I didn’t make an accurate record of the questions which followed and was more keen to pay attention and just capture enough to help my answers stay on track, so I can’t provide any insights that might help those of you looking for typical questions. What I can say though is that there were no ‘typical’ questions in my viva. Every single one was specifically directed to an aspect of my study, and the main areas we covered were, in no particular order: my approach; my conceptualisations (spent quite a bit of time on that, especially whether it departed from the ‘messy’ thread I’d advocated throughout the rest of the thesis); how I articulated the literatures and how socio-material thinking informed that; the third Gathering and whether addressing the ‘personal’ aspects could be rationalised within a socio-material approach; my ‘travelling companions’— assemblage, multiplicity and fluidity, and why those in particular; the rationale behind ‘publishing’ interviews, tweets, etc.; and the path through which my analysis led to the Gatherings being presented in the way I did. After drawing the proceedings gently to a close, the convenor asked my supervisor and me to withdraw whilst the panel discussed the outcome. I have to say how friendly, sensitive, and respectful my examiners were, and how genuinely interested they appeared to be in what I had to say. The time just flew.

I didn’t keep my eye on the time at all, nor even checked a clock when I came out, but I guess it was about an hour and three quarters. After about fifteen more minutes waiting, and joined also by one of my other doctoral supervisors, we were invited back in for the verdict. It is rare for a thesis to fail, provided the candidate and supervisors have done their jobs, but there are a number of possible outcomes. If the thesis is strong and the candidate successfully addresses any queries or concerns the examiners have, then they may award a pass with no corrections. If there are some small issues which need addressing, then the award could be pass, subject to minor amendments the examiners identify. These can usually be dealt with fairly quickly. Then the thesis is resubmitted for the internal examiner to approve and the award to be signed off. Sometimes a thesis might pass subject to more significant amendments, like a chapter to be rewritten or for structural issues to be addressed. This time the candidate is given a few months in which to complete those corrections before resubmission. Although I was happy with the thesis I’d produced and felt I’d done reasonably well in the viva (much better than I’d expected!), being awarded ‘pass with no corrections’ was much more than I could have hoped for.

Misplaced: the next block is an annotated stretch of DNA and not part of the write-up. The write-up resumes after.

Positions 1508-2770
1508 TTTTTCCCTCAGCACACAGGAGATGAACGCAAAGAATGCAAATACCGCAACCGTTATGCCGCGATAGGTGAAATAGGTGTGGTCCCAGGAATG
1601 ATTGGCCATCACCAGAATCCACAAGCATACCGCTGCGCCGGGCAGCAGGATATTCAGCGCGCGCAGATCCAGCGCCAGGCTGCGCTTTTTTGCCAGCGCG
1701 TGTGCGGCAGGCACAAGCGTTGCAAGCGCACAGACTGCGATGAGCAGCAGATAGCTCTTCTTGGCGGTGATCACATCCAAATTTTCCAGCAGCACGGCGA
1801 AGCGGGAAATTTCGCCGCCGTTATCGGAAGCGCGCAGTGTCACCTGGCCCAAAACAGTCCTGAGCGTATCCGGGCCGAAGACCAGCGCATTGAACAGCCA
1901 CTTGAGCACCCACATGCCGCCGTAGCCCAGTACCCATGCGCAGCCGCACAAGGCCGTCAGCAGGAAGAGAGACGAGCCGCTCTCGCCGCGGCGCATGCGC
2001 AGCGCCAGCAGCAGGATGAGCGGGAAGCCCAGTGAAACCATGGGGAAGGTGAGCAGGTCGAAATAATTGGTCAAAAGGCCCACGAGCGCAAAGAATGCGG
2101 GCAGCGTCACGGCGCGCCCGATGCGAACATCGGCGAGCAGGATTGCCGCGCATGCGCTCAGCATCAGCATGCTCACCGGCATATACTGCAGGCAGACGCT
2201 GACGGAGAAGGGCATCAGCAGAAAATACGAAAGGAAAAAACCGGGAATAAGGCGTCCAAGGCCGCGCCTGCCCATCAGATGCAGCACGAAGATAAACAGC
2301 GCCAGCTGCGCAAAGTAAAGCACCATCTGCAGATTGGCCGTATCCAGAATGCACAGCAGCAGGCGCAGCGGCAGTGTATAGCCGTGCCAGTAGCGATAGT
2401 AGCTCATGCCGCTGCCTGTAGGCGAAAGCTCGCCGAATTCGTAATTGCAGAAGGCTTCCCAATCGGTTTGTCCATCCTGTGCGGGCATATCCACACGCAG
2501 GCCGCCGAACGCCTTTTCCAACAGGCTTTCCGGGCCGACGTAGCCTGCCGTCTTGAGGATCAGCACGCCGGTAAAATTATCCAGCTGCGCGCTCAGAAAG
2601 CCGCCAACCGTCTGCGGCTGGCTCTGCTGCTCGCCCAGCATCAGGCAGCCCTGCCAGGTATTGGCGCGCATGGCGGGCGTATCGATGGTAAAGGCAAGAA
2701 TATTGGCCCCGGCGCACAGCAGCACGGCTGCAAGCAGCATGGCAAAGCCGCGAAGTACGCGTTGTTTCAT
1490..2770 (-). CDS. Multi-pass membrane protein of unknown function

I vaguely remember the examiners being rather complimentary about the thesis and the way that I’d reassured them about some sections on which they sought clarification. Had they asked me to correct those things by being clearer, I would have had no problem, but as they remarked a couple of times, it was my thesis and my choice about how to express my ideas (although I assume it had to be sufficiently robust to stand alone without those clarifications if necessary). But I think my mind began to either swirl in an unfocused way, or having the job done, go into standby. I have only rather fuzzy memories of the time after the outcome was declared.

Having thanked the panel and exchanged pleasantries, I and my supervisors withdrew to another room, where we exchanged our appreciation of each other’s efforts. I know how I valued their guidance during my studies and in writing the thesis, but I was gratified too by how they seemed to have appreciated my approach to doctoral research, the effort I’d put into the thesis, and how well I’d acquitted myself in the viva. No one was more surprised than me!

I’m not sure of the protocol regarding naming examiners, so I’ll refrain from doing that, but I am grateful for their inquisitive, generous, and thoughtful approach in the exam. I would also like to publicly thank my supervisory team for all their guidance and support (and humour!) over the past three years, and in getting me over the finishing line.

Professor Mark Boylan, Professor Guy Merchant, and Dr. Emily Perry.

One small benefit from passing with no corrections is that I’m at liberty to assume the title ‘Doctor’ straight away, at least informally. The award has first to be confirmed by the University Vice-chancellor—a formality provided there has been no misconduct—then, if I wish, I can get my driving license, bank card, etc. updated to reflect my new title. And I think I do wish it.

Dr. Ian Guest (@IaninSheffield) is a Research Assistant, Sheffield Hallam University, UK. This story was published on December 16, 2018, on Dr. Guest’s blog Marginal Notes (available here), and has been republished here with his permission.